Protecting your company secrets in a sale
Friday, May 16, 2008/
You need to show the goods to make a sale, but at the same time you don’t want to give away your value-creating edge to competitive shysters. TOM McKASKILL reveals the safer way
By Tom McKaskill
You need to show the goods to make a sale, but at the same time you don’t want to give away your value-creating edge to competitive shysters. There is the safer way.
Many entrepreneurs are wary of giving away company secrets during a due diligence process involved in selling their business. Their fear is that that the potential buyer will pull out and then use that information to compete against them.
Since most firms don’t have the luxury of unique, patented or protected assets or processes, this is a very reasonable position to take. Imagine how foolish you would feel if you gave away the very competitive advantage that had created the sale value.
However, you still need to get through the due diligence process for the honest buyer.
What you need to do is to balance the need of the potential buyer to be able to assess the quality and impact of your confidential information with your desire to not give away the store to the dishonest scavenger.
To do this you need to have a process that gets rid of the latter but keeps the former in play. But how much can you provide to satisfy the serious punter while still protecting yourself against the dishonest or opportunistic competitor?
Your best protection against the theft of confidential information during the sale process is to be very well prepared for the due diligence investigation. This information can then be released in stages, subject to your own due diligence on the potential buyer.
You should be looking for commitment from the buyer at each stage of the investigation. Buyers who are only fishing will not want to spend much effort in the process and will soon fall away.
You should balance their effort with your own. Thus, as they require meetings with management, you should request similar meetings with theirs. As they require more detailed information, you should request similar data from them. If they are not prepared to share information, you can probably assume that they are not serious and terminate the discussions. You can also have them sign a non-disclosure document with damages for use of confidential information.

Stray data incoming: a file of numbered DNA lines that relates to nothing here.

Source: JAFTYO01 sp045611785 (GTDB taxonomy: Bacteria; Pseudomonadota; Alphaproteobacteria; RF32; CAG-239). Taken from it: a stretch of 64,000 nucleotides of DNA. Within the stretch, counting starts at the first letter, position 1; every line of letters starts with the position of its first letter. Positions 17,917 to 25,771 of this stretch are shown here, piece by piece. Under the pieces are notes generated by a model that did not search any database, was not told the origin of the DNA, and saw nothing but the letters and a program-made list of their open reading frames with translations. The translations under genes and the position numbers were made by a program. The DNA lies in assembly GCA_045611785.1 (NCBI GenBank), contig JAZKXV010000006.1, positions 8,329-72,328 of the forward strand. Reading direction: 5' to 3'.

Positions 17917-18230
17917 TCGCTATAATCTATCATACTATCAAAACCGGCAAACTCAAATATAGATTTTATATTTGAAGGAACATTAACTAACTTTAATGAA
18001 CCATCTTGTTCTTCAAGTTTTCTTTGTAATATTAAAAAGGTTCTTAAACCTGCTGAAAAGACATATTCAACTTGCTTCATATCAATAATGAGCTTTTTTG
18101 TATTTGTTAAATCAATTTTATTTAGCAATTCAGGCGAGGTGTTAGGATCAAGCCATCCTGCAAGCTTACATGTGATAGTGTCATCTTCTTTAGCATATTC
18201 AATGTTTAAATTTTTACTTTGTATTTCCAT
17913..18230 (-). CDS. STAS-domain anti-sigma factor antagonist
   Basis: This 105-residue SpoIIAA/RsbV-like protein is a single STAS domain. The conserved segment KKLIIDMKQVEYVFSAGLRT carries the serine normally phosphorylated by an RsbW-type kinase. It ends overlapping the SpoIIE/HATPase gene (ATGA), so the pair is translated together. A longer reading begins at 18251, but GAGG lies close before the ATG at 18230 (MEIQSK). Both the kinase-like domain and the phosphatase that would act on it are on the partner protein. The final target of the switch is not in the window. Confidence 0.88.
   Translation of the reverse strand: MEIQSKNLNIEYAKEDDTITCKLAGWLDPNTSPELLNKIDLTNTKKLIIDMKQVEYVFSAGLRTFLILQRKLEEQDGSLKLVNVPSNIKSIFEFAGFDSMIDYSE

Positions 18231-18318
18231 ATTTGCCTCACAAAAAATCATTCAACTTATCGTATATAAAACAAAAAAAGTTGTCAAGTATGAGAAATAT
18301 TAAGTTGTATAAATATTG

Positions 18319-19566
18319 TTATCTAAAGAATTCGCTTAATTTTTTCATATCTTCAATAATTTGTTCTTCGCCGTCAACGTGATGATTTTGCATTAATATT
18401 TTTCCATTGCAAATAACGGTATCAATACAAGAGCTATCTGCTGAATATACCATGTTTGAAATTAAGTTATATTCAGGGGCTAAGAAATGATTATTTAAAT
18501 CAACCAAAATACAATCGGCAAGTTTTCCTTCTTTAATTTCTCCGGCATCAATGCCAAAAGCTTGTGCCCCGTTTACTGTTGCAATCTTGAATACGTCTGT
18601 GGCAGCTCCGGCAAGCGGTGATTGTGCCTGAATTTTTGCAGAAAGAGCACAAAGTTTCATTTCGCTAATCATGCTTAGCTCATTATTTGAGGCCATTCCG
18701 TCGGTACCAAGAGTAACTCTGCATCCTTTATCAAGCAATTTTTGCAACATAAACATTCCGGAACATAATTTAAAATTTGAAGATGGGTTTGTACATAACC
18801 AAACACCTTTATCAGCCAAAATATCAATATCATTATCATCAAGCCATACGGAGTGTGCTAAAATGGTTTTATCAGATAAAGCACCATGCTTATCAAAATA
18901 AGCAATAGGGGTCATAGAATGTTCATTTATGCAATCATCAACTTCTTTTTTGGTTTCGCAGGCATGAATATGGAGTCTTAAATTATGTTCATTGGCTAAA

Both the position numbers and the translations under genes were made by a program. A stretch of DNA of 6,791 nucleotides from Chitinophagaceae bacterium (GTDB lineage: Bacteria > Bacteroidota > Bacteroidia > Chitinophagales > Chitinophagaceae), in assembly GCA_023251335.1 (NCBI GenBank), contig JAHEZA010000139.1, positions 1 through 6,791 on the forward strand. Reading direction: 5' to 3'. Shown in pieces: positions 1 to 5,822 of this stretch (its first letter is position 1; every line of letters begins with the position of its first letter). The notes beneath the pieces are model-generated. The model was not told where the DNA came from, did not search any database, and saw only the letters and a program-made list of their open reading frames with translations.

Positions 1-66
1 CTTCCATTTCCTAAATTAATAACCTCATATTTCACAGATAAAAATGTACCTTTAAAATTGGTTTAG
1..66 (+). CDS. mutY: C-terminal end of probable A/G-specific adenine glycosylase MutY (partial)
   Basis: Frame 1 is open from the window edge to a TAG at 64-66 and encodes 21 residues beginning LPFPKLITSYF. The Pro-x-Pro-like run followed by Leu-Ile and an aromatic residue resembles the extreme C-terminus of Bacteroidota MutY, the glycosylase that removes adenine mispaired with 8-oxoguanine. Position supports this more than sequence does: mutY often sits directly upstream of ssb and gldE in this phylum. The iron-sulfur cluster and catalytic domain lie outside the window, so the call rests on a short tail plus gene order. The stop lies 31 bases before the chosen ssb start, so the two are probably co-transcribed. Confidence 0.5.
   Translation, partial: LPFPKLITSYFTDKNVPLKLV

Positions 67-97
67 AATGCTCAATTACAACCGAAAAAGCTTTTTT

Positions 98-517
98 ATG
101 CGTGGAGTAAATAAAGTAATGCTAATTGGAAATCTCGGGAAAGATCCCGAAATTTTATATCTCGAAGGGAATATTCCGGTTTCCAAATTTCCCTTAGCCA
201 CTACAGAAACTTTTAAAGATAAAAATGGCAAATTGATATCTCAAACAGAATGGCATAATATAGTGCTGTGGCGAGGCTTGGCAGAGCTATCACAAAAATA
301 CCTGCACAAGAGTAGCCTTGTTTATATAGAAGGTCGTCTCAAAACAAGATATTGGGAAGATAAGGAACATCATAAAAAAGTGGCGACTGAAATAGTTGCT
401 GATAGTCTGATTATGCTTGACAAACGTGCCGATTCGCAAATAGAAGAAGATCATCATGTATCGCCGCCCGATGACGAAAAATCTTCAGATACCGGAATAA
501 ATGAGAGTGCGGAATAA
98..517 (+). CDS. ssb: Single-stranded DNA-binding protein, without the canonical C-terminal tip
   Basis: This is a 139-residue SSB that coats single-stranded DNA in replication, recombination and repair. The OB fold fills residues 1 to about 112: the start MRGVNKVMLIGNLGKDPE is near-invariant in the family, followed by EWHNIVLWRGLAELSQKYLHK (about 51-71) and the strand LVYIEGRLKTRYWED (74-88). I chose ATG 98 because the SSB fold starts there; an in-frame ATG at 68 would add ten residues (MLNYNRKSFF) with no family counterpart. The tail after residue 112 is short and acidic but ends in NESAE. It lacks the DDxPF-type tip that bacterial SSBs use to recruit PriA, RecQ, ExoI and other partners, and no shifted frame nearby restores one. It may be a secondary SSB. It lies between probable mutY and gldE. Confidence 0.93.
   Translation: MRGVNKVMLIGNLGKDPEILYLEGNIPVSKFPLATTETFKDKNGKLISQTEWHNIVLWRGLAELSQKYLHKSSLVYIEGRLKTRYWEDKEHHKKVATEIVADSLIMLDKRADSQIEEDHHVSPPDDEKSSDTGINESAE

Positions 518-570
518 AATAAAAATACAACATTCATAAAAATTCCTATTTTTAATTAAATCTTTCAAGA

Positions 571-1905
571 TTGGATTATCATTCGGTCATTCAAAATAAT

Your second level of protection is to withhold sensitive information but have it examined and verified by an independent and credible third party. Thus you can cite performance data, market statistics and forecasts but hold back the detail. This data would then only be released to the successful bidder as a final condition of the sale but could be done in such a way that, if validated, the sale would then be concluded.
Your best strategy, however, against this type of invasion is to have pre-selected the potential buyers. If you have determined that the potential buyer has a real need for your business, is capable of funding the acquisition, and has the capability and capacity to make it work, then you should be dealing with genuine buyers who would rather buy than copy.
By ensuring you have several willing potential buyers, and that you are well prepared for due diligence, you can also speed up the sale process and dramatically reduce the exposure period.
In the end you will have to take some level of risk to get the deal done. But with some investigation you can determine the ethical values of your potential buyers.
Just make sure you steer clear of the doubtful ones.
Tom McKaskill is a successful global serial entrepreneur, educator and author who is a world acknowledged authority on exit strategies and the former Richard Pratt Professor of Entrepreneurship, Australian Graduate School of Entrepreneurship, Swinburne University of Technology, Melbourne, Australia.
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